And, of course, the main difficulty was the paucity of examples of the script, mostly due to the Spanish, who came in during the sixteenth and seventeenth centuries and proceeded to destroy as many of the heathen inscriptions they could get their hands on.  People like Diego de Landa, bishop of the Yucatán in the late sixteenth century, burned just about all the Mayan codices, and his belated efforts to preserve what was known about the script and the languages they represented were half-hearted at best.  Even so, historian and linguist William Gates -- in what has to be preserved forever in the annals of chutzpah -- said, "ninety-nine percent of what we today know of the Mayas, we know as the result either of what Landa has told us... or have learned in the use and study of what he told."

Well, if you count that he destroyed ninety-nine percent of the inscriptions first, then yeah, ninety-nine percent of the remaining one percent were preserved by de Landa and his friends in the Inquisition.

It's heartening, though, that five hundred years later, we find remnants of that lost civilization.  (There are still people who speak Mayan languages today, but it's undeniable the Spanish pretty well obliterated the culture of an entire people.)  Just last week, it was announced that some explorers trying to map out caves in the Yucatán stumbled upon three pieces of pottery dating back to the Late Postclassic Period (1200-1550 C.E.).  One of them was in fragments -- crushed when it was caught in between growing tree roots -- but the other two are in remarkably good condition.  The Mayans had a positive fascination for caves, and thought (like many early civilizations) that they represented the entrance to the underworld, a place called Xibalba (literally, "place of fright").  Just as the Greeks did at the cave of the Delphic Oracle, the Mayans brought offerings and sacrifices into caves to appease the gods and spirits of the nether world, and it's thought these three vessels were probably examples of those ritual gifts.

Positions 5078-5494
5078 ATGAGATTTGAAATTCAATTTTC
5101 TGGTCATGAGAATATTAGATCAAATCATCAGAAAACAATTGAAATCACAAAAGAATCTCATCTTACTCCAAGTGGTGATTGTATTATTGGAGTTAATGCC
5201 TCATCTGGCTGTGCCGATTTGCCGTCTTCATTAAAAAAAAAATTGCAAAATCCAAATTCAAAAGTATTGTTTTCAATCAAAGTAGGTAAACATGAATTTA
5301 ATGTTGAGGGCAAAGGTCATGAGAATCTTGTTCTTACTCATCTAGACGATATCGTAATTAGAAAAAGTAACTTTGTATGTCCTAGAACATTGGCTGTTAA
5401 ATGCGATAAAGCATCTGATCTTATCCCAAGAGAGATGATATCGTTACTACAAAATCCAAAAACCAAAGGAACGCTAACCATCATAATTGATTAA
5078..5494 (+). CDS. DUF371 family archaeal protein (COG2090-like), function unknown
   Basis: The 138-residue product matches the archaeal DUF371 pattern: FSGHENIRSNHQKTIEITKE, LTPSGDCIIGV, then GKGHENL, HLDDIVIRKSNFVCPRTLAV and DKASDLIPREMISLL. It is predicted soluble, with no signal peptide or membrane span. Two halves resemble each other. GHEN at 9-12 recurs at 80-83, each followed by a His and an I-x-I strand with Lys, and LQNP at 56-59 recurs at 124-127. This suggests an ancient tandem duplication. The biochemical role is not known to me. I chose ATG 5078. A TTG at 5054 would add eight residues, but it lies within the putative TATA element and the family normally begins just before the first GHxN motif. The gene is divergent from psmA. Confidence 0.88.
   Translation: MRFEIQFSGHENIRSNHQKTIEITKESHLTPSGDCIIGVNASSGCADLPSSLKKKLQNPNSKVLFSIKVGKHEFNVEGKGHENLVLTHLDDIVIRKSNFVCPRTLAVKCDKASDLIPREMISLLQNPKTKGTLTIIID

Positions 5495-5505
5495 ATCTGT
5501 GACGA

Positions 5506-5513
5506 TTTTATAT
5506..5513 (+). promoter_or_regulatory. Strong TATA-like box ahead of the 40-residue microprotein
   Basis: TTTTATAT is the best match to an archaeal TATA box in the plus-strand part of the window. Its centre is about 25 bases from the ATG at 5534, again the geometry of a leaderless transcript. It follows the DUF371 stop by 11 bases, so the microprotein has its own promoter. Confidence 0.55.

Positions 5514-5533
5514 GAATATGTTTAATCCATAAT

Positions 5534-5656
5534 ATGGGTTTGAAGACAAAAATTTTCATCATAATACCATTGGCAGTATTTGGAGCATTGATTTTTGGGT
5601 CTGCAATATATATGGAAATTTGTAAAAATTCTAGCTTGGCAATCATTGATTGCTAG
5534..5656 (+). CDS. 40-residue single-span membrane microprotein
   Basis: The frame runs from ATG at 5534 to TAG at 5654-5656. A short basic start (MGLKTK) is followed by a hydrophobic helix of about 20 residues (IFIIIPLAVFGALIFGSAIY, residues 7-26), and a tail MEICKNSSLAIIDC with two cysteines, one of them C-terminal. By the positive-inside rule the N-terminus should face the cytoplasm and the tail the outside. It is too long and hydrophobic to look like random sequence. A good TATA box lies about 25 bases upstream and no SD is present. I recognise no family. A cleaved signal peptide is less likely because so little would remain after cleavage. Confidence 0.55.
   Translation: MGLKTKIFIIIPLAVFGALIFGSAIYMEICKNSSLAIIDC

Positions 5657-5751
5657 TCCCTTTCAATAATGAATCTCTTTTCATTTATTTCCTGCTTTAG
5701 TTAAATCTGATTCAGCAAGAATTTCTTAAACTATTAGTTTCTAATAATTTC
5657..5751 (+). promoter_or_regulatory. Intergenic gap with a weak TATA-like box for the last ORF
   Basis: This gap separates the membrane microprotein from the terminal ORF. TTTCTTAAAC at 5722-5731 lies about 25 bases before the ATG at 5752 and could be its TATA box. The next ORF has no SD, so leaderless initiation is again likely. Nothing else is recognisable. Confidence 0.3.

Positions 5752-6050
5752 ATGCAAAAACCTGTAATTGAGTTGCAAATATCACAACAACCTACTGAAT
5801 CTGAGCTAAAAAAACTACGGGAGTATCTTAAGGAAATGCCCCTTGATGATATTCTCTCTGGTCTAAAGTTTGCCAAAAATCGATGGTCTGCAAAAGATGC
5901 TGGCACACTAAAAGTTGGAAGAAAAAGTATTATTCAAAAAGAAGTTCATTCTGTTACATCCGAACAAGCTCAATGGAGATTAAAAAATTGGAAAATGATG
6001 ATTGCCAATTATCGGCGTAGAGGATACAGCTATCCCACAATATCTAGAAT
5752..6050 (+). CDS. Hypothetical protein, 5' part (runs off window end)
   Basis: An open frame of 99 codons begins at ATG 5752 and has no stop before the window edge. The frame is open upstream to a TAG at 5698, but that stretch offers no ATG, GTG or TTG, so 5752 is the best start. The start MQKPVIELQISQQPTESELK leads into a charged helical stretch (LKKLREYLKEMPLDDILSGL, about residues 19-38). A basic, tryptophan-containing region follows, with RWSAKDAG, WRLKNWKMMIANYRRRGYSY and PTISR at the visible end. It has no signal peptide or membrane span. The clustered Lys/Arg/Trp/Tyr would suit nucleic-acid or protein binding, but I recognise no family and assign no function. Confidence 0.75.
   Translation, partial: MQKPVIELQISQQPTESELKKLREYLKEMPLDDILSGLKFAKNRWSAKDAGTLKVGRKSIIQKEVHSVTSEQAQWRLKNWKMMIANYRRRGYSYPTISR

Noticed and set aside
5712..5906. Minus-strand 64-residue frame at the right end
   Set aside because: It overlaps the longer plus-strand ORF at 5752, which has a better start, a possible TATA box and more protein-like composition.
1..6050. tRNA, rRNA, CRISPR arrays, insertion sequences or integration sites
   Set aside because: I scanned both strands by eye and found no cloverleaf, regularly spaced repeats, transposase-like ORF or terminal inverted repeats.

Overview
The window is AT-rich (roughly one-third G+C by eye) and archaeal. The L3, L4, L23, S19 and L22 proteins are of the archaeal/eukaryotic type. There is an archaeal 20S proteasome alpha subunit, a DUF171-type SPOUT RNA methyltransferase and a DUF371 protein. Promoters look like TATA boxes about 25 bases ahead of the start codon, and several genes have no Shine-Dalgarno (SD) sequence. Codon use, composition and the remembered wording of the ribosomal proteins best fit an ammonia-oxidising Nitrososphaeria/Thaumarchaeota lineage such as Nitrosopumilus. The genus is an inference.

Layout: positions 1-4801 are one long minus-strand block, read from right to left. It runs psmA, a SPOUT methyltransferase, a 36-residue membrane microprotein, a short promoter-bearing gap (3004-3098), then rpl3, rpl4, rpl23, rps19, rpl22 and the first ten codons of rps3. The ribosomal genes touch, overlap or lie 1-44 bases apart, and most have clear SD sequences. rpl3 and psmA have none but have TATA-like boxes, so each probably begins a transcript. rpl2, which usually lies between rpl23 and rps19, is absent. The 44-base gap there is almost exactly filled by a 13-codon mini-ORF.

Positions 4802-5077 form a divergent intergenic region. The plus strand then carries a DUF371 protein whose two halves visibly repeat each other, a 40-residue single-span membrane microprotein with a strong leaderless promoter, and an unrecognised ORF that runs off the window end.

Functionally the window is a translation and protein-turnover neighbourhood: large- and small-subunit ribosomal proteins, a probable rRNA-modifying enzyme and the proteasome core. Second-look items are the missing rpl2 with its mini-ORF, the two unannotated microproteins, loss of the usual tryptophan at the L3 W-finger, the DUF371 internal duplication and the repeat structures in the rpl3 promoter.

Even by comparison to other cultures' ideas about the horrors of the afterlife, Xibalba is impressively awful.  The lords of Xibalba seemed to enjoy causing pain and humiliation, and sent human spirits after death into a series of tests in various "houses" -- Dark House (completely pitch black, as you might have guessed), Rattling House (ice cold, with pounding hailstorms), Jaguar House (guess what lived there, and were dreadfully hungry), Bat House (ditto), Razor House (filled with blades that moved around on their own), and Hot House (which was on fire).  Just the names of the gods of Xibalba would be enough to dissuade me from ever going there (not, I suppose, that you had a choice).  There were: